Lost and long forgotten deep within a cave lies an ancient shrine. Who made it and for what purpose is lost to history, but those who come across it may make use of its powers.


Physical description


The altar appears to be molded out of stone itself, as through it grew from the rock naturally; no chisel marks or signs of man-labour is apparent. The base of it is a shallow well, the inside of which is stained with a long-dried crimson liquid. Behind and above this well is a disrobed female torso stretching out from the rock; although the body appears warped and spindly. Too-long fingers are wrapped around the sides of the well, and the head is a cruel, monstrous amalgamation of human and mosquito. Its large proboscis reaches from her face to rest at the base of the well, and her insectoid eyes gleam as though alive. On the exterior of the well are scrawlings and runes written in a long-dead dialect.

Moving near the altar, one will begin to hear the buzzing and droning of a thousand mosquitoes; the sound growing in intensity until it is nearly maddening the closer one gets.


Earned information

Deciphering the scrawlings on the outside of the well reveal this little poem:


'So dry, I thirst, and here you come along; do you have some nectar, so sweet and strong?
A taste of myne nectar so sweet and strong, 'tis all I desire in this hole in which I've dwelled so long.
Share your nectar, so sweet and strong, and I'll share my vigor that you may dance and laugh and last in lust, and sing the night-time's song.
Feed me only nectar, so sweet and strong! Or i will repay you with myne poison, if you feed me wrong.'

Those with religious knowledge of the area may know that the deity represented is that of Vazzaz, the Mosquito-headed god of the Sen-Rab people. Her domain is consumption, wine and revelry - she is the goddess attributed to wild behavior and celebration, but also the folly of the drunk: bad choices, drunken violence and wanton destruction.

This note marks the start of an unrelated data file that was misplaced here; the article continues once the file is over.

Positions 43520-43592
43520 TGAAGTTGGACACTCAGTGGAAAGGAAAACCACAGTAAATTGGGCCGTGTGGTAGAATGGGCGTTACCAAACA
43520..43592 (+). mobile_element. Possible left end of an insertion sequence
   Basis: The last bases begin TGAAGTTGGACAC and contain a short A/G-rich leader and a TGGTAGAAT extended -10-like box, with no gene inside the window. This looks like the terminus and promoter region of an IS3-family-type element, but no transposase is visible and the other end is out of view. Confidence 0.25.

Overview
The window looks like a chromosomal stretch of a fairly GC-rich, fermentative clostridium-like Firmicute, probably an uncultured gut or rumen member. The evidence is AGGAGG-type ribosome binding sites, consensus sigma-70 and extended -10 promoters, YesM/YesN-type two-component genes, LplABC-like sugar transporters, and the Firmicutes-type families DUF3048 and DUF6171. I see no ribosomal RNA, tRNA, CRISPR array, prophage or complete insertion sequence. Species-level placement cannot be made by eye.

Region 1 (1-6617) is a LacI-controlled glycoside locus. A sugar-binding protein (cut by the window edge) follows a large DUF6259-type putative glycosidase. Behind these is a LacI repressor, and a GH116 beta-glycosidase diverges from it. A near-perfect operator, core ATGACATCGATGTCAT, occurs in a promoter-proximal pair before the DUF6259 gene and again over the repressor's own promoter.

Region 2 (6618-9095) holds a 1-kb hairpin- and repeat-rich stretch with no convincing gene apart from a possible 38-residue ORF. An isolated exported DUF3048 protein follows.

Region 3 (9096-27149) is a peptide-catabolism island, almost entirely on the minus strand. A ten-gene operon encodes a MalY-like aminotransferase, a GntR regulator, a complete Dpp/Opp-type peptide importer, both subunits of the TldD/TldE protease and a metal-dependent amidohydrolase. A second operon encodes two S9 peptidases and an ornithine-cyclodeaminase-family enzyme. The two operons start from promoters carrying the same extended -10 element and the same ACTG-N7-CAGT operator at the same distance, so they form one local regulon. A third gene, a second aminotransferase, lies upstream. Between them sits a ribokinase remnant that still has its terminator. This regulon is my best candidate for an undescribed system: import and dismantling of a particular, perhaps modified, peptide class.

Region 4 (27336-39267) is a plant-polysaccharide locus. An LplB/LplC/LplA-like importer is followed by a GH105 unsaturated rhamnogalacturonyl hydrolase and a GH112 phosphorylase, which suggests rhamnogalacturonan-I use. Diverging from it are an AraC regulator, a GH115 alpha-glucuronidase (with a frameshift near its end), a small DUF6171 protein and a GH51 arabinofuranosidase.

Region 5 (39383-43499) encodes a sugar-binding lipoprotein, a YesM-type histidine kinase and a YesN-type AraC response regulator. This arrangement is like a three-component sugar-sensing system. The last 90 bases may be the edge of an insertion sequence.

Magical effects
The shrine asks for an offering. Any liquid placed in the bowl will cause the stone figure to move, greedily wrapping its hands around the bowl and consuming the offering.

If the proper offering is made, the altar will grant all those in the general area with Vazzaz's blessing: a boost to dexterity and immunity to poisons until next they rest. This will also remove any current poisons from one's body. The blessing can only be granted once per day. The correct offering is, of course, Wine.

If the wrong liquid is used (such as blood, the obvious choice for a mosquito goddess), a curse is placed on all those in the area! They must roll a d6 to determine their infliction:
6: No ill-effect. The shrine cannot be used again.
5-4: Severe Intoxication. The person becomes blind drunk for the remainder of the day and must take the penalties associated with this ailment.
3-2: Mosquitoes erupt from one's very skin, causing vicious open wounds and pockmarks and dealing 1d6 damage and carrying a risk of diseasing the player (constitution roll to save) The mosquitoes themselves are harmless once out of the skin.
1: A permanent -1 penalty to constitution (or equivalent).

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I like the idea of a mosquito drunk on fermented fruit. I'd suggest that you put the poem in quotes. I almost read the next line into the poem, which was silly of me.